The Gem State is another western state which has snow-capped mountain ranges, rivers with rapids, vast lakes, and steep canyons. In other words, it's great elk territory.
Hunting here is for the intrepid, the rugged, and the well-conditioned, but not for the faint-hearted. Officials estimate the elk herd in Idaho at around 107,000 animals which gives it a big boost for out-of-state hunters.
Since many of the 28 managed elk hunting zones are heavily forested, be ready for a serious backcountry adventure, in and out. Some of these zones come up with trophy bulls year after year, but Idaho almost never fails to please beginner hunters.
Congrats to Team Elk hunter Cole Hoefle for taking this great bull on public land in #Montana. Best of luck to everyone out in the field!
Hunters in Montana can chase no less than the Shiras moose, mountain goats, mountain lions, bighorn sheep, turkeys, wolves, and even bison. But it's the Rocky Mountain elk that attract a large portion of that attention.
Montana is such a vast state, and has such a considerable variation in geography, topography and altitude, that even the climate can never quite be pinned down, let alone an elk. This brings with it every possible consideration for a hunter that we listed for Idaho and more.
will always be on the radar in terms of elk hunting, especially with more than 163,000 elk in the state. Many say the southwest part of the state is where most of the elk can be found, while other hunters claim that the state offers a good mix of big bulls along with high success rates.
If you're going after elk for the first time, you could do a lot worse than Wyoming.
The Wyoming Game & Fish Department says, "Wyoming elk hunters have a wide range of options. Elk range from mountainous wilderness areas to lowland deserts and plains and are plentiful on both public and private lands. Every national forest has elk, and herds are also present on mountain ranges and desert areas administered by the Bureau of Land Management."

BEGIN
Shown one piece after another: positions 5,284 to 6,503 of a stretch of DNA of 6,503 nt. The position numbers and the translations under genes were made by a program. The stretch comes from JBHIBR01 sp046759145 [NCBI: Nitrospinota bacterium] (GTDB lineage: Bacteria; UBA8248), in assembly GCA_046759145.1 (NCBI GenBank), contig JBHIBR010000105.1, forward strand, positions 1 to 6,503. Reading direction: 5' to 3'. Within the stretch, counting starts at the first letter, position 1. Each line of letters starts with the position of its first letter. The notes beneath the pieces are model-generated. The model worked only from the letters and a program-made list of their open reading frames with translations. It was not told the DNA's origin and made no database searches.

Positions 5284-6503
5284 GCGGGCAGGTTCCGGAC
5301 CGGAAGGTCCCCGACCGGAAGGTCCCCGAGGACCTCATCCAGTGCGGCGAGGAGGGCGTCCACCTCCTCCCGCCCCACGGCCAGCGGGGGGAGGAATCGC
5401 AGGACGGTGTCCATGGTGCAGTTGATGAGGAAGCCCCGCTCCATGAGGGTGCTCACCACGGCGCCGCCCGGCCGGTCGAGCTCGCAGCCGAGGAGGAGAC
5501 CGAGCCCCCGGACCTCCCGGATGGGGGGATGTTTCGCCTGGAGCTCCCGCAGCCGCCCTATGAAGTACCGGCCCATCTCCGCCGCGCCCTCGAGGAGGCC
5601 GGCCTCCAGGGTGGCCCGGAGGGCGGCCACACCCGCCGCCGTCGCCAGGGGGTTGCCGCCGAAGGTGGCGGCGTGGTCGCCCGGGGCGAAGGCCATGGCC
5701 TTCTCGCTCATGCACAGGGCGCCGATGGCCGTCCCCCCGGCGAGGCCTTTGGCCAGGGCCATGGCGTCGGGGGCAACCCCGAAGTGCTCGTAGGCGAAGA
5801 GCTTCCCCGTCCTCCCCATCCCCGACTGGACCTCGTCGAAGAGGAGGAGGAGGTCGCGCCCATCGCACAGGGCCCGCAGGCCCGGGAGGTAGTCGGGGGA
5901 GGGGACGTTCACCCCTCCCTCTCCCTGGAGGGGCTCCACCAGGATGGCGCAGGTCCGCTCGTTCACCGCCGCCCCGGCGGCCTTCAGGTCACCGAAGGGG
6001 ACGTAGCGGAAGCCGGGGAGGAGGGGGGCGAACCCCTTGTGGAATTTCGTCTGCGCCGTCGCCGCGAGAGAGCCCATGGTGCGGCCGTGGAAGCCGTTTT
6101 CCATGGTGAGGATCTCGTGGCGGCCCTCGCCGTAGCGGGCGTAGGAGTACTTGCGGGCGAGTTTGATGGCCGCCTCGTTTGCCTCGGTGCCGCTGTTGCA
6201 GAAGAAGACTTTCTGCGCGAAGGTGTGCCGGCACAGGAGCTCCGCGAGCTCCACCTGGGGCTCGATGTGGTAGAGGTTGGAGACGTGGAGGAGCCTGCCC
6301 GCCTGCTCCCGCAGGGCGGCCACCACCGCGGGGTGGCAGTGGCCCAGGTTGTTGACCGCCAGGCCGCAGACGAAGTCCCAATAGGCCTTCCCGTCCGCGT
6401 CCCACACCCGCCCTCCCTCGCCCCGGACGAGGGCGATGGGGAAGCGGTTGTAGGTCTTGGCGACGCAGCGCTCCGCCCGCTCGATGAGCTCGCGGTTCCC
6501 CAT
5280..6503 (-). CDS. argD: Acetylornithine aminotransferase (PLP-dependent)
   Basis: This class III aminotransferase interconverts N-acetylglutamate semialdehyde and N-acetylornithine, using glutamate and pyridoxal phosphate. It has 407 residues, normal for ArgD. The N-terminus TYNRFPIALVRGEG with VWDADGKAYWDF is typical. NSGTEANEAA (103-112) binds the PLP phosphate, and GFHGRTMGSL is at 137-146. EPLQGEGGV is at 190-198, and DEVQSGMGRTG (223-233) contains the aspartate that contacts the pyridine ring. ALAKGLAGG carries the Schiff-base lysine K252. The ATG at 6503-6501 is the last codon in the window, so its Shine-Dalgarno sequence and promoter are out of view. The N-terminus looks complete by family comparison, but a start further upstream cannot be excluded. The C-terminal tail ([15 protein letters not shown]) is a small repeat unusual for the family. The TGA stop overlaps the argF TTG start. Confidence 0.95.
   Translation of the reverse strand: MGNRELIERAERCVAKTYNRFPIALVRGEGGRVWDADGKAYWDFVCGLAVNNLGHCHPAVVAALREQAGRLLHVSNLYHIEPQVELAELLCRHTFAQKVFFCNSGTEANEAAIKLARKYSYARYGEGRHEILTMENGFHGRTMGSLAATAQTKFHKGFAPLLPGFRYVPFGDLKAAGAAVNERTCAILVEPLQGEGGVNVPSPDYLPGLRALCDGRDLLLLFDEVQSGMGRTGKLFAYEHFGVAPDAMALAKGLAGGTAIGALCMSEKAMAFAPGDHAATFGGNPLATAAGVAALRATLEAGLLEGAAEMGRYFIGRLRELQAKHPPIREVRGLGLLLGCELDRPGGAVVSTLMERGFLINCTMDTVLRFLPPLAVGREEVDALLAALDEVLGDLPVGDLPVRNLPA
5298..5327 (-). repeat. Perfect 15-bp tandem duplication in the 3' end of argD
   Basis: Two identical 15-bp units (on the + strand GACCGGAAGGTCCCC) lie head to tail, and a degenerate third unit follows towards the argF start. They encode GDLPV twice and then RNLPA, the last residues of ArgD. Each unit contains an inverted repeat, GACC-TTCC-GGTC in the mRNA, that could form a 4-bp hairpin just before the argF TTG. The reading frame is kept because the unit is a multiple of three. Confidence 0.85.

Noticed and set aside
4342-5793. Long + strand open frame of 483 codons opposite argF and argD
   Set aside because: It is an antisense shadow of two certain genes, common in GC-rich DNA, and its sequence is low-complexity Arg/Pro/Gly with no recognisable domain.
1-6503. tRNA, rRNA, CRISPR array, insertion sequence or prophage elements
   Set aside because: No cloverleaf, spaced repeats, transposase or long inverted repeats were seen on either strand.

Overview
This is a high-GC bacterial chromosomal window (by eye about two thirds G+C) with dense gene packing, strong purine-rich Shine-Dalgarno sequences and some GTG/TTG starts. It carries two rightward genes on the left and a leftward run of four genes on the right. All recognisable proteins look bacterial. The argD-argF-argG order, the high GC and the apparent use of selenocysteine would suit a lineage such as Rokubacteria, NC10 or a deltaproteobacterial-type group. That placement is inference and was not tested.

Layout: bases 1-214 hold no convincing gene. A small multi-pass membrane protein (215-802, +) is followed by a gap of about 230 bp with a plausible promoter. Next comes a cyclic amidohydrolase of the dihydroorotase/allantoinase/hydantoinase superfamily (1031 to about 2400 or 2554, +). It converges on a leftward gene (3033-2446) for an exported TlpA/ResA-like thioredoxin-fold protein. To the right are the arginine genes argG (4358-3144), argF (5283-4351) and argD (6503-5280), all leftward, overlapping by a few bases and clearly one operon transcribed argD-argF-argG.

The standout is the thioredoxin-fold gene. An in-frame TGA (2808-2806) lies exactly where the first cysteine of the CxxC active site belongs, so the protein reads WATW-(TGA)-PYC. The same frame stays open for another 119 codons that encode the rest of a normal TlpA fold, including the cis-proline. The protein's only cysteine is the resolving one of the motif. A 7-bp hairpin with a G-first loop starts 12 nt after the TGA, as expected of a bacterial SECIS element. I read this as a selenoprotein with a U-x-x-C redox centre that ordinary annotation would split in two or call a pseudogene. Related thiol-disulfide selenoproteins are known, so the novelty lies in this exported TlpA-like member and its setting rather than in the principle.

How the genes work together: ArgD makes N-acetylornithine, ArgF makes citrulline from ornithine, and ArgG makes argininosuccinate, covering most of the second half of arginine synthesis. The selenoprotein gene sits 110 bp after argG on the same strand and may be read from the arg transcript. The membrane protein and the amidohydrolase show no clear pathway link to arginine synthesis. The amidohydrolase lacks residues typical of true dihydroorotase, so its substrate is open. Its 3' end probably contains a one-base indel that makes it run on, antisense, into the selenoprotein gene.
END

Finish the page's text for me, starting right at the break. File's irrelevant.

A person that wants to hunt elk in Wyoming may apply for a reduced price cow/calf elk license without applying for a full price elk license. Interestingly enough, all nonresident, full price elk licenses include an annual fishing privilege license.
New Mexico did it again for me. Nothing like waiting till the last evening of the hunt! There is so much wildlife in...
Sometimes lesser known than other elk hunting states, New Mexico might just be where you harvest a bull elk you'll forever be proud of.
The state allocates their tags a bit differently from others. New Mexico Game & Fish states that, "In accordance with state law, the draw attempts to distribute a minimum of 84 percent of the licenses for each hunt to New Mexico residents, 10 percent to residents or nonresidents who've contracted with an outfitter."
Again, hiring a reputable guide or outfitter can only benefit a hunter. New Mexico might not have the high numbers of elk that other states do, but the chances of a bagging a trophy in the Land of Enchantment State is better.
Honorable mention goes to the other western states, Oregon, Utah, and Arizona, that have established elk populations.
Drawing a bull tag anywhere in the country often requires preference points, but the first time that you hear a bugling bull bellow from the mist, you'll feel like you hit the lottery twice.
Whether you draw for an archery hunt on public land or find yourself glassing a rifle hunt in a national forest, an American elk hunting trip is one of the most revered big game hunting experiences you can have, and it has to start somewhere.